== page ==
I'm inclined to put more stock into the second explanation than the first (though you're welcome to posit more explanations in the comments). Part of the reason for this is that several notable economists (highly rational people) place very high values on their time - from $400 per hour up to $5000 per hour. Those are the rates they've decided to charge if a random stranger from the Interwebz wants to talk to them. They assume that talking to a random stranger will probably not be the most pleasant of tasks, so that's the price these rational people put on talking to a random stranger for an hour versus, for example, having an extra hour of playtime with their children, reading a book they want to read, watching a TV show they want to watch, playing a video game they want to play, writing blog posts, etc. Some people would look at some of those alternative activities and conclude that they are themselves wastes of time - but the point is that it's generally a good idea to have some idea of the marginal value of your own time and use that value to help guide decisions about what you do.

I rather suspect that if more people thought that way, people would live closer to where they work; gas consumption and air pollution would decrease dramatically; the world would function far more efficiently; and everyone would be happier. And the first step is for you to stop undervaluing your own time!

(A useful corollary to this is to think about what you buy in terms of the hours of work you had to put in to buy something - for example, if people started thinking in terms of coffee and lunch bought at the office as costing them ~5.5 hours per week rather than $70 per week, they'd probably pack their lunch and coffee more often. [Note: hour-to-cash conversion done with the U.S. median hourly wage, accounting for taxes and the like.])

3 comments:

  1. Why is it irrational to fear losses more than I value gains? Suppose my rent bill is $500, and I have $510 in my pocket. Losing $20 will make my life very bad. Gaining $20 would be nice, but the increase in my well-being is not on the same order of magnitude.

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  2. Another useful calculation is gas per mile in cents... at 15 mpg, a 30-mile round trip (from the suburb to the city, for instance) costs 2 gallons, which is about 7 bucks.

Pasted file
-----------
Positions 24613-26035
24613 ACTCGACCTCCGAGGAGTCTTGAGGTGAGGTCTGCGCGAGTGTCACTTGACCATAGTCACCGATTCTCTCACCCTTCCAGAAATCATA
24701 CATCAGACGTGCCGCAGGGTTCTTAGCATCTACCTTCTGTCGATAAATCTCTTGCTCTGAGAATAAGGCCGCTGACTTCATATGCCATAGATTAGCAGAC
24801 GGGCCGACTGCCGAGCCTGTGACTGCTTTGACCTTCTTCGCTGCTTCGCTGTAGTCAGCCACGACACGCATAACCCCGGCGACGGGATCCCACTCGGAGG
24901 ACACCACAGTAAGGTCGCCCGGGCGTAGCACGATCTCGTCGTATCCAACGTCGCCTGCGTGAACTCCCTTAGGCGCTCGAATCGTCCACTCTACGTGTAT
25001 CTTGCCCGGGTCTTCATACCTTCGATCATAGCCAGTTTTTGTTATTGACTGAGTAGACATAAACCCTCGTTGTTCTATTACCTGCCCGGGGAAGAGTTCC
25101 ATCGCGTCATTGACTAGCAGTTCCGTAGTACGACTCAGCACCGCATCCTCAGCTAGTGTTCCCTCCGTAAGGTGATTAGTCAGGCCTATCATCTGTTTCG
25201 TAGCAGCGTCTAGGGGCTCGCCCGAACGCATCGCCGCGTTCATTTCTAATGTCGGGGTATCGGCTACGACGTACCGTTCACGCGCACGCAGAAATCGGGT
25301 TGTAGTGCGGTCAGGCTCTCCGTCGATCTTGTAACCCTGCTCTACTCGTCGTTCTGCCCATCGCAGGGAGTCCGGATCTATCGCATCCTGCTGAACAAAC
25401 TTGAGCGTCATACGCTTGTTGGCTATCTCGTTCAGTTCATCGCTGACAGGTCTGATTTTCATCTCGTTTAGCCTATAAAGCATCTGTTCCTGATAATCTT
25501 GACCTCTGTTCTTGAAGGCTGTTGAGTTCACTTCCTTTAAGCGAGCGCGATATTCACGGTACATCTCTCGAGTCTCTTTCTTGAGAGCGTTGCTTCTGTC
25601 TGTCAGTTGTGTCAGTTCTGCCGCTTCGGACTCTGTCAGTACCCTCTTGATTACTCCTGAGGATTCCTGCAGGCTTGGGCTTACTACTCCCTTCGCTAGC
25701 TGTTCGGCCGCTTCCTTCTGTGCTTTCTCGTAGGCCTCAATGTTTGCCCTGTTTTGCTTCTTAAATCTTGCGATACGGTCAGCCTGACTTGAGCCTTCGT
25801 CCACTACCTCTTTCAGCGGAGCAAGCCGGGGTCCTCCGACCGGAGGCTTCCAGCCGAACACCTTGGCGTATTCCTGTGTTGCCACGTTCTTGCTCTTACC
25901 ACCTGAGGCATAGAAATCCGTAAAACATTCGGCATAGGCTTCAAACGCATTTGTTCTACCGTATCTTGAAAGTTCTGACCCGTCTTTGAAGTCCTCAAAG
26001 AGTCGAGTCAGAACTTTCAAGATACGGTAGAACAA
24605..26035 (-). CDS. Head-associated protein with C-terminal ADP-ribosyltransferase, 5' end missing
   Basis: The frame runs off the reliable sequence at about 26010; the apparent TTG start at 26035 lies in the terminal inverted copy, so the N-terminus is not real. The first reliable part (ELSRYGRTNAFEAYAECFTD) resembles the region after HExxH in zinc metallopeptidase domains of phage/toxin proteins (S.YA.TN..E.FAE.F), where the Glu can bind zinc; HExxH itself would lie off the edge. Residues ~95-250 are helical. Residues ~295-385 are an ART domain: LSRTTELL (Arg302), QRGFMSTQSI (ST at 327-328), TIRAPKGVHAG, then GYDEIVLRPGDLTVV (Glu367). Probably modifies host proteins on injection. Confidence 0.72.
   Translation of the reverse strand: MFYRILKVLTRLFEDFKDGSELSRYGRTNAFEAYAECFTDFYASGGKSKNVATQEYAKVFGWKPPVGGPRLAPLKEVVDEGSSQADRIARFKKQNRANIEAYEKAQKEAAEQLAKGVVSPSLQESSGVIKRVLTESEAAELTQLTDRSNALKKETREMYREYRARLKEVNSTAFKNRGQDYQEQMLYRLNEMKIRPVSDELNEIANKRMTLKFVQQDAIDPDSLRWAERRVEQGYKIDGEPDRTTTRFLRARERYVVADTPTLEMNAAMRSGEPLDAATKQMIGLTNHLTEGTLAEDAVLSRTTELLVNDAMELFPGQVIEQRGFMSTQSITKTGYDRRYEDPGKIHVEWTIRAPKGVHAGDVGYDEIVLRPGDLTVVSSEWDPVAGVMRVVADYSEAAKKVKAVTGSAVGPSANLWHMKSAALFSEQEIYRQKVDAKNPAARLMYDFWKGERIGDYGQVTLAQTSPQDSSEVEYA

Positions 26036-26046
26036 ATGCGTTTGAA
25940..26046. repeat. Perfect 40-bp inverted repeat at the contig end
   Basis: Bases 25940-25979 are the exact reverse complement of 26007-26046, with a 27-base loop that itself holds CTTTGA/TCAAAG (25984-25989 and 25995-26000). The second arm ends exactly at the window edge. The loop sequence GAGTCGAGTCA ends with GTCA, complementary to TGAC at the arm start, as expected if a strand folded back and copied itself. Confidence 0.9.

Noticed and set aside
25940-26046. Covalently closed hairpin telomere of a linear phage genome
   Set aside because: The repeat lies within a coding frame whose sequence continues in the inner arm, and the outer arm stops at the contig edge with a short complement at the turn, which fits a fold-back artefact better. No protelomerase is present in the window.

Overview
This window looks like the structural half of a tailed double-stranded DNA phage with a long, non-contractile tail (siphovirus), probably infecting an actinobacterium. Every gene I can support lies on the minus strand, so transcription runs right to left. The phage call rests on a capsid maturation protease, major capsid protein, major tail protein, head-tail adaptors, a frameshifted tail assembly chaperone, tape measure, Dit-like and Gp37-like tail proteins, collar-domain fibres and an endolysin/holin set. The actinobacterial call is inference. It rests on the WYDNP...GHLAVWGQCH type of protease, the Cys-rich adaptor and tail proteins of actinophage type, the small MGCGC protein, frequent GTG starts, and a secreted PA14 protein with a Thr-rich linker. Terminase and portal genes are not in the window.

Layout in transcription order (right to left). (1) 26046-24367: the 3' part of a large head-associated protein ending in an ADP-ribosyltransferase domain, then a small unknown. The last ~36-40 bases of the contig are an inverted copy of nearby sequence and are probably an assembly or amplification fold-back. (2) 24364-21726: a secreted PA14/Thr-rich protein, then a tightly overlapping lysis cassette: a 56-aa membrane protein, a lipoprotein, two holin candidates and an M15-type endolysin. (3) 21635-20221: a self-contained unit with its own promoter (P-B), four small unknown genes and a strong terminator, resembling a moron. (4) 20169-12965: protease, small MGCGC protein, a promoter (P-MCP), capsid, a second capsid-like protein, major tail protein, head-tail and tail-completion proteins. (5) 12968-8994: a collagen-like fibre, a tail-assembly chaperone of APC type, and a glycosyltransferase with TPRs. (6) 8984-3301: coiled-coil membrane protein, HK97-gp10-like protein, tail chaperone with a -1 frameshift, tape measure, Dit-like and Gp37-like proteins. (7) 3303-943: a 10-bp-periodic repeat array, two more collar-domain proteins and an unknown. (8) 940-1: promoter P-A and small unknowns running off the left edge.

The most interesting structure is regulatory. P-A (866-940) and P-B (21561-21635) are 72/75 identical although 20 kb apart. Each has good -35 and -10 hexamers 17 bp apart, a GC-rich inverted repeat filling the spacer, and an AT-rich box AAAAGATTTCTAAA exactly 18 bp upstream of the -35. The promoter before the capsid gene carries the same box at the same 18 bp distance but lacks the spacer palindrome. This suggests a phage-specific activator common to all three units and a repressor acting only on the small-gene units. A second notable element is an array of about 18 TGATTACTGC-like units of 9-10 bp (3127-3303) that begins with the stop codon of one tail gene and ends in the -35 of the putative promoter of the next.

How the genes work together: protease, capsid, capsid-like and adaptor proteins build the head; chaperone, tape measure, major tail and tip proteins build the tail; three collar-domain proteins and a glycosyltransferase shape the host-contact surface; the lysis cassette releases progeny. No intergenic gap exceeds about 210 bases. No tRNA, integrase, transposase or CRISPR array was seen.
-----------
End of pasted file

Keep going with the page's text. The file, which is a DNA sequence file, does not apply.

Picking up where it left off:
When I was younger I did the math on gas hunting, since the news would put on a station with super low prices somewhere in OKC (area: 645 sq mi). I did a calculation by which when you're gas hunting, anything over a mile out of your way generally means you're spending more than you save. The less mpg your car gets, the smaller that radius is.

    I didn't even count time, though.

    --andrew

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  3. Joe:

    Ah, but the rub is that your money and finances don't actually work that way - if you only had $500 to your name, you'd probably be rather poor and have a much different outlook on risk and happiness.

    To get at my point, look at it this way (taken from this paper - http://www.powdthavee.co.uk/resources/Behavioural_Economics_and_Public_Policy.pdf):

    'Randomly selected individuals in the control group were asked the following question:

    "Imagine that your country is preparing for an outbreak of a disease which is expected to kill 600 people. Given the choice between two vaccination schedules, Program A which will save 200 and Program B which will save all 600 with probability 1/3 - which program would you choose?"

    On the other hand, people in the treated group were asked the following question: "Imagine that your country is preparing for an outbreak of a disease which is expected to kill 600 people. Given the choice between two vaccination schedules, Program C which will allow 400 people to die and Program D which will let no one die with probability 1/3 and all 600 will die with probability 2/3 - which program would you choose?"

    According to standard economic theory, because the outcomes of two sets of choices (A and C or B and D) are the same, the split between randomly selected individuals choosing either A or B and C or D should be roughly the same. However, as it turns out, more people in the control group chose option A than option B. Conversely, more people in the treatment group chose option D than option C. This is simply because, in our brain, the first question which had been asked on the control group generates a 'gain' frame for us (i.e. we are framed to think of things in terms of what we could gain), whereas the second question was phrased so that people in the treatment group were framed to think of things in terms of what they could lose.'

    Joe, my point is simply that, on the margin, this is irrational behavior that leads to sub-optimal decision-making and economic inefficiencies. Of course, people can rationalize this behavior - that's why we all engage in it so often. Nevertheless, it leads to poorer outcomes for all of us, both personally and collectively.

    Andrew: Thanks for the additional calculation - and for the sideways confirmation that we (unconsciously) are willing to waste our time constantly, as you left time out of your original calculation ;)

    -The Angry Bureaucrat